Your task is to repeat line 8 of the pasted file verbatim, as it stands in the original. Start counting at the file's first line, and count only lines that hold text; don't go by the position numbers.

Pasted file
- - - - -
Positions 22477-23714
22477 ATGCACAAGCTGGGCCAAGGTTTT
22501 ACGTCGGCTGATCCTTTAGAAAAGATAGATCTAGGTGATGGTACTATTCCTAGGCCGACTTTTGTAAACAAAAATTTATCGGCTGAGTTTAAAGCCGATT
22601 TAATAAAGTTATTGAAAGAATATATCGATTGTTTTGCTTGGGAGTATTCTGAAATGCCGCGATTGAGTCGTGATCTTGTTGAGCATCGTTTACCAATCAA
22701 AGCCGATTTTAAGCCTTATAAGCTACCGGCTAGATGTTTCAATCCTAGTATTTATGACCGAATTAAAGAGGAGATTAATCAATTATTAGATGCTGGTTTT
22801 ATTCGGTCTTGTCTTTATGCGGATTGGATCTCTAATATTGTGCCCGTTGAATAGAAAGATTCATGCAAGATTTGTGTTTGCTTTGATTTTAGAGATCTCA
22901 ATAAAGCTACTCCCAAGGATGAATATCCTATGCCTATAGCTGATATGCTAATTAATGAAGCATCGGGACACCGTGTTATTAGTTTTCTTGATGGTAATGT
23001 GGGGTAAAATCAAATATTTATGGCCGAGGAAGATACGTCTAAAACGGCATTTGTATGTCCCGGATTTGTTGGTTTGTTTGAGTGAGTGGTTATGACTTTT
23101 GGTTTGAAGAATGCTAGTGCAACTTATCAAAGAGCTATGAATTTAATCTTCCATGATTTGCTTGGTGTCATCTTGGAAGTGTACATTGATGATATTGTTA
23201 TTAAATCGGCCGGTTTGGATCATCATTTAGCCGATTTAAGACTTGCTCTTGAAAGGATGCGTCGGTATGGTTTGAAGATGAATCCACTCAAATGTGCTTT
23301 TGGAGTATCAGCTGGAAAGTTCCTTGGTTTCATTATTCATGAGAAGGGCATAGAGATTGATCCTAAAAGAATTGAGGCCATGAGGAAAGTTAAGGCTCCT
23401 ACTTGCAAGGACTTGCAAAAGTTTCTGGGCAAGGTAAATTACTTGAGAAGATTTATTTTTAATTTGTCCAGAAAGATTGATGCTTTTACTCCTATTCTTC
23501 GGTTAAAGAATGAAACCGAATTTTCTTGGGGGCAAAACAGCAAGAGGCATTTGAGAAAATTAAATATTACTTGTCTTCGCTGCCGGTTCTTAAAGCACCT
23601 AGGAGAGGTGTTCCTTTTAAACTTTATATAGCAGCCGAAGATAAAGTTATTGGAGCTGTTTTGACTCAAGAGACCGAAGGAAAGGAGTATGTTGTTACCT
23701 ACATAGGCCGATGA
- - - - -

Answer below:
23001 GGGGTAAAATCAAATATTTATGGCCGAGGAAGATACGTCTAAAACGGCATTTGTATGTCCCGGATTTGTTGGTTTGTTTGAGTGAGTGGTTATGACTTTT